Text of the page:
Friday, May 29, 2009

Long Lost Cowboy Star Fred Thomson (And The Horse He Rode In On)

An Army chaplain by training, Fred Thomson had the face of a movie star and when he married the best friend of the most popular actress in America, his days as a minister were numbered.

A top amateur athlete who three times won national titles in track and field, Thomson was serving as a chaplain for the U.S. Army's 143rd Field Artillery Regiment during the First World War when he met "America's Sweetheart," Mary Pickford, and her best friend, screenwriter and war correspondent, Frances Marion. Marion was too good a writer to fob off the love-at-first-sight trope on her audience, but she tumbled for it in real life and she and Thomson were engaged ten days later.

The two waited until war's end to marry and then were joined on their honeymoon by Pickford and her new husband, Douglas Fairbanks. Thomson and Marion had envisioned a quiet trip around Europe but instead found themselves swarmed under by crowds of fans eager to see Pickford and Fairbanks. Marion later commented that she felt like the lady-in-waiting to a queen.

To make amends, Pickford allowed Marion to direct her next movie, The Love Light, and despite his lack of acting experience, cast Thomson as the leading man. Although the production was fraught with problems and marked the end of Marion's and Pickford's professional relationship (they remained personal friends), Thomson proved to have a natural screen presence and was quickly cast in additional movies.

Because of Thomson's athletic ability and his expertise with horses, he was cast primarily in Westerns. His co-star in many of his films was his horse, Silver King, which Thomson trained personally. By 1926, Thomson was the second biggest box office draw in Hollywood, behind only fellow Western star, Tom Mix.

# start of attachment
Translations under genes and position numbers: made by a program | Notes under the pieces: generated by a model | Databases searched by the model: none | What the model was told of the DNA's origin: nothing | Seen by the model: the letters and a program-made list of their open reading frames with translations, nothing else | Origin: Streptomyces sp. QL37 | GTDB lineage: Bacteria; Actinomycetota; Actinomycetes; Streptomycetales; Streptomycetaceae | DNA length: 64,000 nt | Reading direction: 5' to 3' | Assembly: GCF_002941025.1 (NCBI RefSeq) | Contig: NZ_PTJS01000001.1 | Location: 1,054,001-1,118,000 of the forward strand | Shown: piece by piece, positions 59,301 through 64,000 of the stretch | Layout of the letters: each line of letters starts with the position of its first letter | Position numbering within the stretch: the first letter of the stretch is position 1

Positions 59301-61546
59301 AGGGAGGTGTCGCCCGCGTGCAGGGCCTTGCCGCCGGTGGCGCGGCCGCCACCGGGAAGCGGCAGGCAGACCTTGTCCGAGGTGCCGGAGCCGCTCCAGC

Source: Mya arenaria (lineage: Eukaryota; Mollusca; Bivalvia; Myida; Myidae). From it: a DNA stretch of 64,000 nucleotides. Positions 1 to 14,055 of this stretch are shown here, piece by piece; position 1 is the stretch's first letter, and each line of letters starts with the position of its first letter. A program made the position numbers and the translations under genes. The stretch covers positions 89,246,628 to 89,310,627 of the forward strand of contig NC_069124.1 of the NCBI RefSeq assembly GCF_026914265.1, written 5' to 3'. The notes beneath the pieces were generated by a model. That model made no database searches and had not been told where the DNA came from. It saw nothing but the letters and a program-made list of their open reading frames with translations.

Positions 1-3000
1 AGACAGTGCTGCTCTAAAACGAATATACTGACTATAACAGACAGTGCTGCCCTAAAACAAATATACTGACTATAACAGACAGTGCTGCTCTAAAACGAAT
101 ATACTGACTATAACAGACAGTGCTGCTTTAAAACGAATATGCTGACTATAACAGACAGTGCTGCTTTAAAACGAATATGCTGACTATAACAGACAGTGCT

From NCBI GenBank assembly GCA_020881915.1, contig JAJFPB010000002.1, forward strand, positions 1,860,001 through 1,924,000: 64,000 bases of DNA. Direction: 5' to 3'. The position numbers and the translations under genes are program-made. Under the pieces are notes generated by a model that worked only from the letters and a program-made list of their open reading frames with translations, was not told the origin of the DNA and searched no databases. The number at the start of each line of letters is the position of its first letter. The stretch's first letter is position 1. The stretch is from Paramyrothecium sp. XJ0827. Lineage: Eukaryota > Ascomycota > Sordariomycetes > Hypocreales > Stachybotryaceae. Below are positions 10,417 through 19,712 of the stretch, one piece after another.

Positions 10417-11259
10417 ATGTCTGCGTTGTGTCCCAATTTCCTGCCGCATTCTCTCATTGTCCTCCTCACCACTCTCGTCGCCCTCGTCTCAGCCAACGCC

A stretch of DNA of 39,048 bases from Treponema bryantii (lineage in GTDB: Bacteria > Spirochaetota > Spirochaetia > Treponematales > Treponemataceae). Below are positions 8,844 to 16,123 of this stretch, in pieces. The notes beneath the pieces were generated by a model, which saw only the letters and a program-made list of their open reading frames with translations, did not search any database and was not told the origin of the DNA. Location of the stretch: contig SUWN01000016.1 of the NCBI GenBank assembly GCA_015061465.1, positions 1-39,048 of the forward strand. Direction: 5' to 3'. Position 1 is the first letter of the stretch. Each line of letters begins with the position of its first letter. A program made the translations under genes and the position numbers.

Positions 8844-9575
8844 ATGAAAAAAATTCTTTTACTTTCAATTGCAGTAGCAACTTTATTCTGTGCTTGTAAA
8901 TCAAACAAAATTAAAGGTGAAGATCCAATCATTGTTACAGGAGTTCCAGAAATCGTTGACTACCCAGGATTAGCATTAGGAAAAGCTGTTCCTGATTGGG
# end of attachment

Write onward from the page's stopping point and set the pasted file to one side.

Silver King, a white Palomino seventeen hands high, was probably more popular than either one of them. "He did all of the work," said Al Rogell, director of seven of Thomson's Westerns, "everything in the early pictures—the mouth work, the jumps, the chases, the falls, quick stops—and could untie knots, lift bars, etc. He could wink one eye, nod his head yes or no, push a person with his head. Fred trained him to do certain things and expected him to perform them."

In December 1928, Thomson stepped on a nail while working in his stables and contracted tetanus. He died on Christmas day, survived by his wife and two sons.

Only two of Thomson's thirty movies survive to the present day, the first one with Mary Pickford and a 1924 Western, Thundering Hoofs. After Thomson's death, his horse Silver King continued to work in movies, and according to the Internet Movie Database, made its final appearance in 1938's The Lone Ranger, the first movie serial featuring the masked lawman and his famous horse, "Silver."


Unknown said...

It's a PR hype to say some actor trained his own horse. Actually, Silver King was trained by William "Buster" Trow. There are many pics of him doing so including one I've posted on the William "Buster" Trow facebook page for my grandfather to share with the family.

Mythical Monkey said...

I did not know that. I followed you over to your google+ page and watched the video "The Ropin' Fool" -- great stuff! Thanks for taking the time to comment. I love stuff like this.